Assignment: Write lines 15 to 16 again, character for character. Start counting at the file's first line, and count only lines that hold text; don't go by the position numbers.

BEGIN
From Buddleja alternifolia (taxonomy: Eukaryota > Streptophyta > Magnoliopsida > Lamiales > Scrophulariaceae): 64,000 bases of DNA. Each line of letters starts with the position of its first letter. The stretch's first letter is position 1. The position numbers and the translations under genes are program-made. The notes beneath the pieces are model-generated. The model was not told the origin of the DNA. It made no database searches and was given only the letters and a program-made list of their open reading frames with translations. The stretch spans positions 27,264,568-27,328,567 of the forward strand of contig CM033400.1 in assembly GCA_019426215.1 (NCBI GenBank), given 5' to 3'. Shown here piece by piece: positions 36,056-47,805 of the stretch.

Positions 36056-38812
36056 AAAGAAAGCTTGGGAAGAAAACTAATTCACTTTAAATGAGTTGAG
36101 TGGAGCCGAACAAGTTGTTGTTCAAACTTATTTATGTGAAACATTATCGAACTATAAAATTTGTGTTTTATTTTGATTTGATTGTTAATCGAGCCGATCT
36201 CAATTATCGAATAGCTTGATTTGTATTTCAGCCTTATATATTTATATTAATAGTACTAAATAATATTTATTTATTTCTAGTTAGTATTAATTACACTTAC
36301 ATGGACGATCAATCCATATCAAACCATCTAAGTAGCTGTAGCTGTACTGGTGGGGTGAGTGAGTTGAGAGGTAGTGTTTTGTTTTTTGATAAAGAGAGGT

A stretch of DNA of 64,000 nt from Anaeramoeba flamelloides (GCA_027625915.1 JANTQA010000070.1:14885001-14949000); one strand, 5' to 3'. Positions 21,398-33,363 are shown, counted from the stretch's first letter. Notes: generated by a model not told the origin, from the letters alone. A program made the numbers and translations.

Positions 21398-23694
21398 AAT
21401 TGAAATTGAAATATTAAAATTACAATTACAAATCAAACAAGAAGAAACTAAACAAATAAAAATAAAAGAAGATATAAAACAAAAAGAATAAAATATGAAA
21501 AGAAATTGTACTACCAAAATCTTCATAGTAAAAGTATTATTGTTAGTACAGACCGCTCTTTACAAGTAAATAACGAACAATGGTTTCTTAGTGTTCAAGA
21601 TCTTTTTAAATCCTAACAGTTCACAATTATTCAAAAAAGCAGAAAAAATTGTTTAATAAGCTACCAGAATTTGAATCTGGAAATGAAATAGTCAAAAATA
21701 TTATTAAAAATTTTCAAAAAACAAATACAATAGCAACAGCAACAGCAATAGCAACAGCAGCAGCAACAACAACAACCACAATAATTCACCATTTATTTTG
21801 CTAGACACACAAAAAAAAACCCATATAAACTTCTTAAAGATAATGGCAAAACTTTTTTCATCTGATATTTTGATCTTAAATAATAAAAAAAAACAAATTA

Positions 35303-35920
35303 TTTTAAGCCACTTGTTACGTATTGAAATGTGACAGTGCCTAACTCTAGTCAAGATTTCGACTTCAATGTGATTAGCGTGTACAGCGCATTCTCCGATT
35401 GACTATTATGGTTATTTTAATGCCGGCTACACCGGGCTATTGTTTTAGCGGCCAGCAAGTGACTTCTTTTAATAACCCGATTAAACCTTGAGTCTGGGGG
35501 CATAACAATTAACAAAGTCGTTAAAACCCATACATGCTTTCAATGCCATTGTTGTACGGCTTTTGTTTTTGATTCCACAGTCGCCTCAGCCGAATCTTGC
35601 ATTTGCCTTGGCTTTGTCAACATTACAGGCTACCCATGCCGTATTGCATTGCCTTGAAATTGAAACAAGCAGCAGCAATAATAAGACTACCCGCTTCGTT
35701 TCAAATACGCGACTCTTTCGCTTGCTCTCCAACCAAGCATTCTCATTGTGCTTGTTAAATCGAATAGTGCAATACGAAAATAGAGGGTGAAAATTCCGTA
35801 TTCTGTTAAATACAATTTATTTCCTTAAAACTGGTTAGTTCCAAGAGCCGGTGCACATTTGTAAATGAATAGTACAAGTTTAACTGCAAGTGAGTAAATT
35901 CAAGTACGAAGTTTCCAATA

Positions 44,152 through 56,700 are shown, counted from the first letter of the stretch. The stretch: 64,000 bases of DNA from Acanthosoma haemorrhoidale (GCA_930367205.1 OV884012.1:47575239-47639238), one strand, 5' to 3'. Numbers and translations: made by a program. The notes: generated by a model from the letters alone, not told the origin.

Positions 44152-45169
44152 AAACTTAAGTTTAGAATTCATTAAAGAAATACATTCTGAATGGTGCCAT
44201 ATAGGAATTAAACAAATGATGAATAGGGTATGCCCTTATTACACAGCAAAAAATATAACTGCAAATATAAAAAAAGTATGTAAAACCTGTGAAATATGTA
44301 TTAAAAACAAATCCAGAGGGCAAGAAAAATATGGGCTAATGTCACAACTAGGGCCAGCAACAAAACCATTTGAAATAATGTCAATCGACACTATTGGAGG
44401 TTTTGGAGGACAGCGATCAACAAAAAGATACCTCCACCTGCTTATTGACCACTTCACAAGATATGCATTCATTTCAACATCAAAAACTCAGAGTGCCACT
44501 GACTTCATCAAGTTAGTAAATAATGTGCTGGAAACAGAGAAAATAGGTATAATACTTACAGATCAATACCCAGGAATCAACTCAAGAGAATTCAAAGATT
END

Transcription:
Positions 35303-35920
35303 TTTTAAGCCACTTGTTACGTATTGAAATGTGACAGTGCCTAACTCTAGTCAAGATTTCGACTTCAATGTGATTAGCGTGTACAGCGCATTCTCCGATT